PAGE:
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3D Printing

Meet Jessie Leith, 3D Printing and Technical Intern

Jessie Leith  In her final year of Biomedical Engineering

Jessie Leith
In her final year of Biomedical Engineering


Hello! My name is Jessie Leith and I am in my final year of Biomedical Engineering at the University of Guelph. I grew up in the West End of Toronto, so it is great to be closer to home for my co-op term with Boundless Biomechanical Bracing.

Why Biomedical Engineering?

I went into Biomedical Engineering because I loved the combination of working with science and the creativity of design. I have always been interested in health care, and especially enjoyed my courses in anatomy and biomechanics. I was drawn to the field of orthotics because I think it brings together all of these elements, and can also allow me to incorporate my artistic side. It is inspiring to me to see how the work of orthotic clinicians and technicians can make such a difference in someone’s life, and I am very excited to be part of this rewarding work.

My Introduction to Orthoses! Fast-Paced & Hands-On

Working at Boundless is my first experience in orthotics, so it is a huge learning opportunity for me to see what this field is all about. I am starting out with learning the technical work of fabrication of orthotic devices. I’m still getting to know all the types of braces that are made in orthotics, and I never knew there was so much variety and customization. Within my first few days working at Boundless, I was immersed in a fast-paced, collaborative, and engaging work environment. The hands-on work building braces is lots of fun, especially when I know a device I’m working on is going to be helpful and bring a positive change to someone’s life.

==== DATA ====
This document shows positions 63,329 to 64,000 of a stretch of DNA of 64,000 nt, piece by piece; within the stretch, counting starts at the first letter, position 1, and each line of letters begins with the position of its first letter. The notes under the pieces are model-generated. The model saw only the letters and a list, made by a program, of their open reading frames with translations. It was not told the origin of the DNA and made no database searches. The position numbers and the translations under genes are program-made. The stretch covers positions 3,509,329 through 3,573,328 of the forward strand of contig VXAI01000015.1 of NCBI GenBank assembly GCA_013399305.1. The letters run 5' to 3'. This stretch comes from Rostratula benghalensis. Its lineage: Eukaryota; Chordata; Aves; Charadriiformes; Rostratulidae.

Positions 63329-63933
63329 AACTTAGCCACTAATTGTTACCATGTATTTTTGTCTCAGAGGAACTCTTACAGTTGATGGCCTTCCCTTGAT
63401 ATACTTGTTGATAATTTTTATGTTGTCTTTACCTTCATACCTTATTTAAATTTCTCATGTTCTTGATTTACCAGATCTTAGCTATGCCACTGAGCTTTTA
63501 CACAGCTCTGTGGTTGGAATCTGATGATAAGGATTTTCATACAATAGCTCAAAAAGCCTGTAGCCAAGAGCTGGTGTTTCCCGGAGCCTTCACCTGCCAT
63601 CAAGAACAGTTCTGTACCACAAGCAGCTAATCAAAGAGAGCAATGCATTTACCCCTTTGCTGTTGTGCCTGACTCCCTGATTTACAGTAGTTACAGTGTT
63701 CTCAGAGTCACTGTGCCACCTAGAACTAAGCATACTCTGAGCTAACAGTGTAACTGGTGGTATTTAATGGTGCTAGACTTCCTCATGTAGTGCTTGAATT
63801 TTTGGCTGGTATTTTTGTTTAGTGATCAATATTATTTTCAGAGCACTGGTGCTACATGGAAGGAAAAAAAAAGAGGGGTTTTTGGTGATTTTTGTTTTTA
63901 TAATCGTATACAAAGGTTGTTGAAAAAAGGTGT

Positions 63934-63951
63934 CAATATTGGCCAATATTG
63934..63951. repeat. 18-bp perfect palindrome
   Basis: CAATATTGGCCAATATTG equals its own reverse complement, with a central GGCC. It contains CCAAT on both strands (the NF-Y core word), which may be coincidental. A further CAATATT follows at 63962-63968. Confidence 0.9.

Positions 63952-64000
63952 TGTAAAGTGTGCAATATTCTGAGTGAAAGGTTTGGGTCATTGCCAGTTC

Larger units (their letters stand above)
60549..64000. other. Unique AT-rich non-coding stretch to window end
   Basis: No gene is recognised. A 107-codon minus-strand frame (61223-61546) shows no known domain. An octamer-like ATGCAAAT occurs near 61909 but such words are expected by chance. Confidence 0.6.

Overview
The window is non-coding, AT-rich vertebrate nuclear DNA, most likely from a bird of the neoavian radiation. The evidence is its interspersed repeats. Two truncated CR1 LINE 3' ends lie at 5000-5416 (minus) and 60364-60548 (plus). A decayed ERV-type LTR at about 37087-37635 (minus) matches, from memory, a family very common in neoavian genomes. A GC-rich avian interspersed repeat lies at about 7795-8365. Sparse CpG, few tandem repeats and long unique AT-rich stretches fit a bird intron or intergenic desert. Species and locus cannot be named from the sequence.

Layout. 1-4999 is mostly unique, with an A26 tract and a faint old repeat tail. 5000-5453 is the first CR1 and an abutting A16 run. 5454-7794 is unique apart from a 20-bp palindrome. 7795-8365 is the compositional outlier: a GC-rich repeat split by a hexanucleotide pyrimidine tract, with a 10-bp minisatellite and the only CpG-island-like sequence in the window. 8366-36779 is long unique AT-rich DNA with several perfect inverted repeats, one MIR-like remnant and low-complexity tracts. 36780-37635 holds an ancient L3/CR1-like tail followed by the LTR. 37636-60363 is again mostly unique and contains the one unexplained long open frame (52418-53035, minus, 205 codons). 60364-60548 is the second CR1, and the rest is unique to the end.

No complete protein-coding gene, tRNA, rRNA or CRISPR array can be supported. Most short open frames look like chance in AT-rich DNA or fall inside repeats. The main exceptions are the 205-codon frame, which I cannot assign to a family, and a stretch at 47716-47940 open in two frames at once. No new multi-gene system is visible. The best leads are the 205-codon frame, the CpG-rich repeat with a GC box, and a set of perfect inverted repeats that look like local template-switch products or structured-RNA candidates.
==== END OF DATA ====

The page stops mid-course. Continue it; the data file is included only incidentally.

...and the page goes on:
The Right Learning Environment

Boundless provides a great environment for learning, and the staff are supportive and enthusiastic about teaching others. I am very excited to develop my skills and knowledge of orthotics, and to be part of the Boundless team!

3D printed exoskeleton of a foot used for a research and development project

3D printed exoskeleton of a foot used for a research and development project

Growth Within 3D Printing

I am also looking forward to bringing my past experience with 3D printing to a new application in orthotics. I will be working on a project to develop protocols and processes for the digital production of lower limb orthoses. This process involves a digital toolchain combining 3D scanning, modelling, and printing technologies. Through this research and development project, Boundless is engaged in the orthotic field’s growing interest in 3D printing technology.

3D printed exoskeleton of a foot used for a research and development project

Hiring Emerging Talent

We asked our Certified Orthotist Gordon Ruder why Boundless continues to hire emerging talent from Canadian and American Universities. 

“Students bring great enthusiasm and diverse skill sets to our team which we can direct to advancing technical and clinical initiatives. The opportunity to work within our clinic also provides students what is a very unique hands-on look into the industry of custom orthotics in Canada today. Finally, we at Boundless see that by providing these opportunities to a new breed of professionals, it may create inter profession and technological collaborations as they continue on their pathways”
— Gordon Ruder Certified Orthotist, B.Sc., M.Sc, CO(c), F.C.B.C.